The Voice of the Finishing Industry since 1936

  • PF Youtube
  • PF Facebook
  • PF Twitter
  • PF LinkedIn
8/13/2018

Fluids Provide Corrosion Protection in Metalworking Applications

Facebook Share Icon LinkedIn Share Icon Twitter Share Icon Share by EMail icon Print Icon

Chemetall’s Tech Cool 35058 metalworking fluid is designed for applications that require a superior micro-finish on ferrous alloys, low- and high-carbon steels, titanium, molybdenum, and tough alloys. Tech Cool 35037 is a general-purpose fluid developed for applications on aluminum and copper alloys.

Share

Facebook Share Icon LinkedIn Share Icon Twitter Share Icon Share by EMail icon Print Icon

Chemetall’s Tech Cool 35058 metalworking fluid is designed for applications that require a superior micro-finish on ferrous alloys, low- and high-carbon steels, titanium, molybdenum, and tough alloys. It offers high corrosion protection; contains no chlorine, sulfur, boron or phosphorus compounds; and is compatible with ferrous and aluminum alloys, the company says. The solution also is low-foaming and formulated to run longer in high-velocity central systems. It is recommended for use in most medium to heavy-duty machining and grinding applications.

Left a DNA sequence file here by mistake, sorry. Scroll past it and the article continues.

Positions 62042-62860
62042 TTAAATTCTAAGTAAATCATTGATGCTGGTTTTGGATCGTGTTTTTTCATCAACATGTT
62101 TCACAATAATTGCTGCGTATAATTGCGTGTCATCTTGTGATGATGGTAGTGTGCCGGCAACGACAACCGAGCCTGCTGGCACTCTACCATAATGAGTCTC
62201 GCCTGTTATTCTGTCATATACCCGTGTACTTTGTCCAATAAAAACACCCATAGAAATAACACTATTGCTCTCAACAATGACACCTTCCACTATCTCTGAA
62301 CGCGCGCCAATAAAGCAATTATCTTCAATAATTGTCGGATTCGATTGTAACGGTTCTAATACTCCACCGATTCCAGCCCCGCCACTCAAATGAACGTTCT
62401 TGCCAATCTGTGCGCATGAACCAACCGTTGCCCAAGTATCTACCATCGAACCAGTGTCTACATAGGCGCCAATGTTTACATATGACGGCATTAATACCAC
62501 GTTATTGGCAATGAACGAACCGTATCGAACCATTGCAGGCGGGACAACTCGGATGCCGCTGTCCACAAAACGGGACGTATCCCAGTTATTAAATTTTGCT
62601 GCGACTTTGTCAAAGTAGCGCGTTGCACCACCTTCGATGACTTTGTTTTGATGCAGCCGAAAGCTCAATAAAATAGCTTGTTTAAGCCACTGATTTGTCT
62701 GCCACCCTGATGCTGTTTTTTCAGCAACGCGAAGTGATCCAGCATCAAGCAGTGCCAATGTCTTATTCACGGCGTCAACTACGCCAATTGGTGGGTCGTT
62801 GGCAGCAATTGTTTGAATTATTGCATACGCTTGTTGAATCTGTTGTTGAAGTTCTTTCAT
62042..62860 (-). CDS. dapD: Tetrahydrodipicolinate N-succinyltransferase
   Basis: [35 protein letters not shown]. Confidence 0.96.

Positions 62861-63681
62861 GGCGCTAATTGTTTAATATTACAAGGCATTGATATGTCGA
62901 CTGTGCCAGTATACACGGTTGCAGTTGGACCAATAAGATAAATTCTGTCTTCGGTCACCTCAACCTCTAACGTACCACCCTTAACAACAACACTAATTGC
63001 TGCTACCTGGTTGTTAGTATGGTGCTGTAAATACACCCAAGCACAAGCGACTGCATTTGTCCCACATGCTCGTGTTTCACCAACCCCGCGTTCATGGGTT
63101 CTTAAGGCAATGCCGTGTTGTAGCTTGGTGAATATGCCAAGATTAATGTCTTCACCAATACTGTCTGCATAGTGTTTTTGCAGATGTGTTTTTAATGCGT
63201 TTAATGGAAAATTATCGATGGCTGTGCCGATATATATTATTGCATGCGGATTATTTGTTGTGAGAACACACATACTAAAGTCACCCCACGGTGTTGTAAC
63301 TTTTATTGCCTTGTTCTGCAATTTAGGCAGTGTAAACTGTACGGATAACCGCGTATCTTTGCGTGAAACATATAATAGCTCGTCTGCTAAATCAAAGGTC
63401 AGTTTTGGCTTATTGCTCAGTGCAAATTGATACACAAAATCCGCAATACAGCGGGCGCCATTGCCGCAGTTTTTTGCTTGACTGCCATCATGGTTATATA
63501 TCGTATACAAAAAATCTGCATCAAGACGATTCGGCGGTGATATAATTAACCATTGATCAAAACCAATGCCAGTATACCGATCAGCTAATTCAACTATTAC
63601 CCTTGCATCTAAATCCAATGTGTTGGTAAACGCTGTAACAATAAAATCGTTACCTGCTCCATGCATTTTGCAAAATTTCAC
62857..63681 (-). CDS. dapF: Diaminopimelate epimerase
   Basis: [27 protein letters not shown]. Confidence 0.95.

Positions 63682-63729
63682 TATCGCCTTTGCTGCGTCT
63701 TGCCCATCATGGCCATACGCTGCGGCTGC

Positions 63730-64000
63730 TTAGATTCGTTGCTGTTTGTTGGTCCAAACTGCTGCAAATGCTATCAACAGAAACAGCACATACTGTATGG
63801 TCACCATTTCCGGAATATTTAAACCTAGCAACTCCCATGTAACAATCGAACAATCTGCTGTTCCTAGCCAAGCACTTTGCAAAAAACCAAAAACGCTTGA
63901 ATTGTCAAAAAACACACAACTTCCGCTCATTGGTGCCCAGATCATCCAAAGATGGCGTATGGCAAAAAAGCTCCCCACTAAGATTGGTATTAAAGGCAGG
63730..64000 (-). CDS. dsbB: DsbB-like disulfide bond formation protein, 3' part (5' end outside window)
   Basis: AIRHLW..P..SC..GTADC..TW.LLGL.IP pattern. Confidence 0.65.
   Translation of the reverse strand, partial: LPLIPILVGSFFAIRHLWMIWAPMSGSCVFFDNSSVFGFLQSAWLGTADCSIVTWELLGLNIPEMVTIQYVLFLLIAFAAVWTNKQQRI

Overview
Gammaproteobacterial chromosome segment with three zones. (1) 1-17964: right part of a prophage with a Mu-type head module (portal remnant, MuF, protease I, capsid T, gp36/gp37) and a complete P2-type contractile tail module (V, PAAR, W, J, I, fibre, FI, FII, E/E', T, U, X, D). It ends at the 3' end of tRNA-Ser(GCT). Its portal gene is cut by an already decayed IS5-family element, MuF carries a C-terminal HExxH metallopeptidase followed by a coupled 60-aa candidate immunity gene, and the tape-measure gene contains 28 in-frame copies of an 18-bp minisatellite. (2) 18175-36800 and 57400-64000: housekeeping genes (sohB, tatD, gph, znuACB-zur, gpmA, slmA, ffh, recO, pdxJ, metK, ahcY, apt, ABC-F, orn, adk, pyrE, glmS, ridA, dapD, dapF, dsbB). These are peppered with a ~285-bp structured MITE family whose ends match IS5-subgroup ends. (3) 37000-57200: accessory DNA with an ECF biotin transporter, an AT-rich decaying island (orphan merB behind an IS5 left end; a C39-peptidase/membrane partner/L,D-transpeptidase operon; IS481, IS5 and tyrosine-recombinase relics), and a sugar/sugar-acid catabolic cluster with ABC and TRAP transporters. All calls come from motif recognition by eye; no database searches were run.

Tech Cool 35037 is a general-purpose machining and grinding fluid developed for applications on aluminum and copper alloys. It also is low-foaming, and is designed to deliver superior finishes for aluminum drilling and tapping applications. The fluid offers high corrosion protection and extended sump life, and contains no sulfur compounds. It is free of formaldehyde-releasing biocides, and is recommended for use in most general-purpose machining and grinding applications.

Chemetall is the surface treatment business unit of BASF’s Coatings division.

Related Topics

RELATED CONTENT

  • Mastering Sanitary Stainless Steel Finishes

    Here’s a primer on the types of finishes required for equipment used in sanitary applications.

  • Super Finish

    How to achieve an isotropic finish using a traditional vibratory bowl—and why you’d want to do it

  • In Mechanical Finishing, All That Glistens Is … Or Is It?

    Surface finish types for commercially supplied stainless steel sheet are detailed in various standards. ASTM A480-12 and EN10088-2 are two; BS 1449-2 (1983) is still available, although no longer active. These standards are very similar in that they define eight grades of surface finish for stainless steel. Grade 7 is “buff polished,” while the highest polish—the so-called mirror polish—is designated Grade 8

Resources